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Brian Wright
Audience Development Group

How Do You View Your Station





When we travel from market to market throughout the year, we run into a number of difference circumstances as far as how radio people view their radio station(s). Some are very aggressive to protect and advance their station, others seem happy where their station is and even seem passive about the future. It is evident that programmers and managers create their own environment, which is certainly not bad necessarily. The problem develops when the environment programmers and managers create is not aligned with the real listening environment in the market.


One way we have found to help create winning environments at radio stations is to persuade programming & management that their radio station should be looked at as a product similar to a box of cereal, a can of soda, restaurant, theme park, Movie merchandise, toilet paper, etc. You get the idea. After we come to terms with this it will be alarming to note that most people spend more time determining what brand of toilet paper they will use than what radio station they will listen to. Donít get discouraged. Itís just that people are more concerned about the tangible products they buy than the free intangible medium of radio. So you can see, the more we treat our radio stations like a product, from marketing to station color schemes, the closer we will become perceptually to a tangible product. The closer we become to a tangible product, the more brand loyalty the listener will have with us.


When it comes to product development, I like to give this illustration that demonstrates that no matter what size market you are in, there are no legitimate reasons for you to have an inferior product. This is particularly true in todayís global society, where people are exposed to the highest levels of radio, TV, Movies, etc. One day I walked into a New York City deli and had a delicious Steak sandwich, it really was wonderful. Then just a few days later I went to a deli in a very small resort village in Maine and had the very same sandwich. The sandwich I had in the small village was just as good, if not better than the one I had in NYC!  The small town deli could have used less cheese, second grade beef, day old buns, and smaller portions than the one in NYC...BUT they didnít. It was important for them to be the best, no matter who or what they were compared to. Just think if all radio stations would cling to this example. Your great ratings would be easy to digest!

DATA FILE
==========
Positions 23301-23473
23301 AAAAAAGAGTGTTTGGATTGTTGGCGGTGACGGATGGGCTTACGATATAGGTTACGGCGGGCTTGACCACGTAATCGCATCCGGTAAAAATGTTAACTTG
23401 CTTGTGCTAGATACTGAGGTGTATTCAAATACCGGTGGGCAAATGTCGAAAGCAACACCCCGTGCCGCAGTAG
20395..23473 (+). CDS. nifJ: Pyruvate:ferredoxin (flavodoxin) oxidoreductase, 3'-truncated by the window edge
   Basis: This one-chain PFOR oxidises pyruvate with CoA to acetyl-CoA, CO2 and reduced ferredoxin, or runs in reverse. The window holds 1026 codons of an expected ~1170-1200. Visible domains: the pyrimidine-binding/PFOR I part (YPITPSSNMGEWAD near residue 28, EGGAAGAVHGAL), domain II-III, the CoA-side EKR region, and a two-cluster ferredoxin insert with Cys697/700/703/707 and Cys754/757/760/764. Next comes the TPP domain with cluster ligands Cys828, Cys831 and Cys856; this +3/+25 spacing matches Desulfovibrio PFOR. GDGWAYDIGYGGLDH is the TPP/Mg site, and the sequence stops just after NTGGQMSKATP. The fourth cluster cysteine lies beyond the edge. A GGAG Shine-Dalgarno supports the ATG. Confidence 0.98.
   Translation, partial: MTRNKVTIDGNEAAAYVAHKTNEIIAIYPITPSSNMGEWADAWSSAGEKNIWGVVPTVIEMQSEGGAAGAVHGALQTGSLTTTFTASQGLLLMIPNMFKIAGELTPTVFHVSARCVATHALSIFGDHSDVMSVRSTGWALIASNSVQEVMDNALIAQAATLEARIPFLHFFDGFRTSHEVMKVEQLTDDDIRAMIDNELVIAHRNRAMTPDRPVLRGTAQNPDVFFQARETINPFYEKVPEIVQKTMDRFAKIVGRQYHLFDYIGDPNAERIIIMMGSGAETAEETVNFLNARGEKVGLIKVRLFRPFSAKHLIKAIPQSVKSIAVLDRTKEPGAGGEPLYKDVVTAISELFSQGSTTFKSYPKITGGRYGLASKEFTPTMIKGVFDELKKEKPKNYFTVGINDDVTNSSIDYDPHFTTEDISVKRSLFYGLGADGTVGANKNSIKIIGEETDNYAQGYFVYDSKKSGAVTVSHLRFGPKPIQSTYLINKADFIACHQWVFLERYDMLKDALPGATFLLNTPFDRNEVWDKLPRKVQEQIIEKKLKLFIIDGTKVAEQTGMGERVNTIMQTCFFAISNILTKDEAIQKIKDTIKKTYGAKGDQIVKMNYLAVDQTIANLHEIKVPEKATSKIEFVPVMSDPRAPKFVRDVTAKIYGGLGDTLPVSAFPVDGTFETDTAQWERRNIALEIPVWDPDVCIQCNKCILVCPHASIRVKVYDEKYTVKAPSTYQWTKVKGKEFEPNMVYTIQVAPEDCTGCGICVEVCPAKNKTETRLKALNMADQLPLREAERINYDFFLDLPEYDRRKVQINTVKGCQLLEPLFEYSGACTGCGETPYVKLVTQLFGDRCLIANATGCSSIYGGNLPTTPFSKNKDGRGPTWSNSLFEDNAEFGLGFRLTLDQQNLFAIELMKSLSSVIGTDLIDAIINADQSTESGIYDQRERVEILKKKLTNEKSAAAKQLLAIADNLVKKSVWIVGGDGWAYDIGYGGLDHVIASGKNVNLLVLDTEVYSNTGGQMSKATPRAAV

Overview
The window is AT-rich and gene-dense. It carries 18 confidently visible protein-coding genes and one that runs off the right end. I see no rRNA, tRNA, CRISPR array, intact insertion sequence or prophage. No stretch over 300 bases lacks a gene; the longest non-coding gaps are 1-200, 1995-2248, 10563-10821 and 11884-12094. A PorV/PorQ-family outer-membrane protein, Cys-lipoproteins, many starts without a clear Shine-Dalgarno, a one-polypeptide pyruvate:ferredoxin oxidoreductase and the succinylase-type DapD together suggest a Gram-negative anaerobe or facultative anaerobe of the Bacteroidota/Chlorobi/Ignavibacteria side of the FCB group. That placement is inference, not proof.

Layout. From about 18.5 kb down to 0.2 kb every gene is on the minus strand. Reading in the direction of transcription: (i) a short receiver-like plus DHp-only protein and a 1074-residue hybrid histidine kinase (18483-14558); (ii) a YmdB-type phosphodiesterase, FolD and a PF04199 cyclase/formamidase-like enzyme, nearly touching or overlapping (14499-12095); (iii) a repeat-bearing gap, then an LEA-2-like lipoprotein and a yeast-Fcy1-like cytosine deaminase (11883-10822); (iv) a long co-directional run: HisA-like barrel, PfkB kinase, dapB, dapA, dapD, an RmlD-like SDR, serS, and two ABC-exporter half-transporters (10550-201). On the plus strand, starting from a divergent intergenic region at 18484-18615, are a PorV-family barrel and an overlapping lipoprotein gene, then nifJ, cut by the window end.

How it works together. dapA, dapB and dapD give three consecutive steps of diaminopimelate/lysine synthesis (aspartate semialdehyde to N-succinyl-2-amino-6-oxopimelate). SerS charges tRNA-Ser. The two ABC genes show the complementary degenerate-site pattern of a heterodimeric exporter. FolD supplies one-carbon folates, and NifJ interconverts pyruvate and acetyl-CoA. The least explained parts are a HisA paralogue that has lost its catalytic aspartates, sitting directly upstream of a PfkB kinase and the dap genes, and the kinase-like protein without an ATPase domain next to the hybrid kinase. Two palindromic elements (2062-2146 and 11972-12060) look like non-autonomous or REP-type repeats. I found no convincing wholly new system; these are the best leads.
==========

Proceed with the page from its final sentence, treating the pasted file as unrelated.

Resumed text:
Brian is a 30 year radio veteran who has successfully served many companies over the years as Program Director, Operations Manger and VP of programming. After many years of success working for individual radio stations and clusters, Brian Joined one of the most trusted consulting firms in the country, Audience Development Group. For the last 15 years Wright has enjoyed building alliances with scores of stations in the US & Canada helping them grow in ratings and revenue. Contact Brian at